STATE OF CONNECTICUT
THE STATE COMPTROLLER
WYMAN PROPOSES INCREASING RAINY DAY FUND, REINVESTING
|Contact: Steve Jensen|
State Comptroller Nancy Wyman today proposed increasing the state's emergency Rainy Day Fund and distributing the fund's annual interest to every city and town in the state - a plan designed to help protect municipalities and taxpayers against an economic slowdown.
Wyman's proposal would deposit a projected additional $213 million of the fiscal year 2001 surplus in the Rainy Day Fund, bringing the fund balance to $777 million. It also would direct about $41 million of interest earned by the fund to a Municipal Revenue Sharing Account for distribution to all Connecticut's cities and towns.
Wyman said her proposal would give the state and its communities additional protection against a weakening of the economy. She suggested that cities and towns direct the grant money toward their own emergency funds, or use it for debt avoidance or one-time expenses.
"This plan could allow both the state and its municipalities to deal with an economic downturn without having to rely solely on raising residents' taxes," Wyman said. "I would strongly urge leaders of our cities and towns to use this money as an investment, not as a reason to increase government spending."
State economic projections show moderating growth in employment, income, retail sales and the housing market in coming years. If the projections hold and recent enormous gains in the financial markets subside, state revenue growth can also be expected to decline.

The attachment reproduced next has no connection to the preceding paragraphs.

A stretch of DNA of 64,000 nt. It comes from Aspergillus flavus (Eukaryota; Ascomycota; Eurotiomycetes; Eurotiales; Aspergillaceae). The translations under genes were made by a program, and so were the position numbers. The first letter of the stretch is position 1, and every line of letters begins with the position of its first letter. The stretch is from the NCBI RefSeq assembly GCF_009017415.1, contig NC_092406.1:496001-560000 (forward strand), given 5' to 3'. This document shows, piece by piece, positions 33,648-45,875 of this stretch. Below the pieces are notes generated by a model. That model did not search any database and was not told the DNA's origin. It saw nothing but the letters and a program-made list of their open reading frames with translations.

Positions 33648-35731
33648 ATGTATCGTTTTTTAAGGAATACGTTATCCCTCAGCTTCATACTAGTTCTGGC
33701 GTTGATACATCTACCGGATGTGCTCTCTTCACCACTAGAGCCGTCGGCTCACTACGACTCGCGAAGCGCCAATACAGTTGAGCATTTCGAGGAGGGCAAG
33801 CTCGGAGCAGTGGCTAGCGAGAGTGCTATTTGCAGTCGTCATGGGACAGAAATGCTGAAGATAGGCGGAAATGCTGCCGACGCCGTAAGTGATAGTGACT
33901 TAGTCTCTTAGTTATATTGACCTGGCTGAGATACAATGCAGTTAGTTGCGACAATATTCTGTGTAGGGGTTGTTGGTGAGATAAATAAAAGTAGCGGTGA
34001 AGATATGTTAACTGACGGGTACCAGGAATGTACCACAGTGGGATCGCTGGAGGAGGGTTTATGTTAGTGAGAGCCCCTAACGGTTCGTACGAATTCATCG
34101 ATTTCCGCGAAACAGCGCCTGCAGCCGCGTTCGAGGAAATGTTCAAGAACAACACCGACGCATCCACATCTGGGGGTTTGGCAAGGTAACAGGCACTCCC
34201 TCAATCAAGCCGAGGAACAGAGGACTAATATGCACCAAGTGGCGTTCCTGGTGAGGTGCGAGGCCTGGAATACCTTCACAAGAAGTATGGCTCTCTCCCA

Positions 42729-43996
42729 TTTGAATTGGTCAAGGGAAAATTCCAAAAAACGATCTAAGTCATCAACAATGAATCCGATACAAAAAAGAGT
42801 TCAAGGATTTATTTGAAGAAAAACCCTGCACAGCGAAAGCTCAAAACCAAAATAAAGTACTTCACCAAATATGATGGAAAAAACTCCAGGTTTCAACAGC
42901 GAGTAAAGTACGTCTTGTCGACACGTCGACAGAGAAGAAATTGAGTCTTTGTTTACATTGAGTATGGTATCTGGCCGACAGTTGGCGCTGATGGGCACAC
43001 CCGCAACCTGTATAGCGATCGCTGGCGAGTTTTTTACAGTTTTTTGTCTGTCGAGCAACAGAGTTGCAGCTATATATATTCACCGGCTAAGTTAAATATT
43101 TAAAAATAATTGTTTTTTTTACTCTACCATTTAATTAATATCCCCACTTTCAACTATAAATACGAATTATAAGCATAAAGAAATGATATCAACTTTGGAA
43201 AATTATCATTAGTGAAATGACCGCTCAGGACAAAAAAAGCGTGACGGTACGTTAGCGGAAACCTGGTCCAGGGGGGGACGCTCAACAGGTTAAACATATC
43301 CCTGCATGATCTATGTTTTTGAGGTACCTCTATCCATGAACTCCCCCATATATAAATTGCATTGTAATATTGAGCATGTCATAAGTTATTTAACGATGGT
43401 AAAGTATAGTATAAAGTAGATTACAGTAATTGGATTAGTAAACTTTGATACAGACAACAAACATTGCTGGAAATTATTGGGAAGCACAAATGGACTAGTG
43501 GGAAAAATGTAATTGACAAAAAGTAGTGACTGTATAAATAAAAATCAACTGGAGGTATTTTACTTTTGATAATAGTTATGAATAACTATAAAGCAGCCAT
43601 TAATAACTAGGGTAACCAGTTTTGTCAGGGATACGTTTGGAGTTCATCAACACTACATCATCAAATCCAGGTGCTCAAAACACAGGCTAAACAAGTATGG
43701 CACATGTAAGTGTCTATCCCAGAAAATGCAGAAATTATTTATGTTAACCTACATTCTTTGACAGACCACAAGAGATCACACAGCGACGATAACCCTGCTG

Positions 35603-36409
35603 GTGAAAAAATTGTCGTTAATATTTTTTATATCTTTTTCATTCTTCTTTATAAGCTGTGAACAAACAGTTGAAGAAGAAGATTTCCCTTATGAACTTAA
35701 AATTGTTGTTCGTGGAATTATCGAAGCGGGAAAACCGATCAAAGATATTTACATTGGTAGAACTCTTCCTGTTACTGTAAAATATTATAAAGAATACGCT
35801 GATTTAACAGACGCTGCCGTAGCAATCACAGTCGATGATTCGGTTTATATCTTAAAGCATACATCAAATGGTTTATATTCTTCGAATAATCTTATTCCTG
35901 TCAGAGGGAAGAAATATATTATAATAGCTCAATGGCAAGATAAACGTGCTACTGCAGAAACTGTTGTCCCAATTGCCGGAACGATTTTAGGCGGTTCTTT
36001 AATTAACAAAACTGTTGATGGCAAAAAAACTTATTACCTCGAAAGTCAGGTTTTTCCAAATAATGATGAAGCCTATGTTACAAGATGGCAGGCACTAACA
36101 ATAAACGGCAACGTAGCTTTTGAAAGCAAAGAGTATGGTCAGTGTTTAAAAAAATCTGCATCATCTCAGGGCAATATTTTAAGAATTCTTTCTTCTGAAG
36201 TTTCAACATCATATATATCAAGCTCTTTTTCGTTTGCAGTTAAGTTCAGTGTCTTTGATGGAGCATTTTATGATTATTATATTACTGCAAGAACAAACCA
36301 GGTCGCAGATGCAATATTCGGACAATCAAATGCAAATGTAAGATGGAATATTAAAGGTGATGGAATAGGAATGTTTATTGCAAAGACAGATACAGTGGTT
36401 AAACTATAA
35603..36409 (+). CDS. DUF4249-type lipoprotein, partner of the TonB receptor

Currently, surplus funds are deposited annually in the Rainy Day Fund to bring it to 5 percent of net general appropriations. Wyman's proposal calls for the fund to be raised to up to 6 1/2 percent of net general appropriations. Each one-percent increase in the Rainy Day Fund raises the fund balance by $120 million, based on fiscal year 2002 estimates.
Interest earned by the Rainy Day Fund is currently transferred annually to the state's General Fund. Under Wyman's proposal, about $41.2 million of interest generated by the fund next fiscal year would be granted to municipalities under a revenue-sharing formula used last year to distribute a portion of the state surplus to cities and towns.
Funding a municipal revenue sharing program is a legislative priority for the Connecticut Conference of Municipalities, an association of municipal leaders.
Connecticut is one of 45 states that have Rainy Day Funds. The most common fund balance is 5 percent, and the second most common level is 10 percent.
A study conducted by the Center for Budget and Policy Priorities concluded that forty states would need to increase their emergency funds in order to sustain current levels of state spending during such a recession. Connecticut was among a group of states that would fall 15 percent to 20 percent short on revenues in a hypothetical two-year recession.
The State Comptroller appreciates input on this and other issues from residents of the state. Please feel free to contact her office by phone - (860) 702-3300; mail - OSC, 55 Elm Street, Hartford, CT 06106; or, via E-mail - email@example.com
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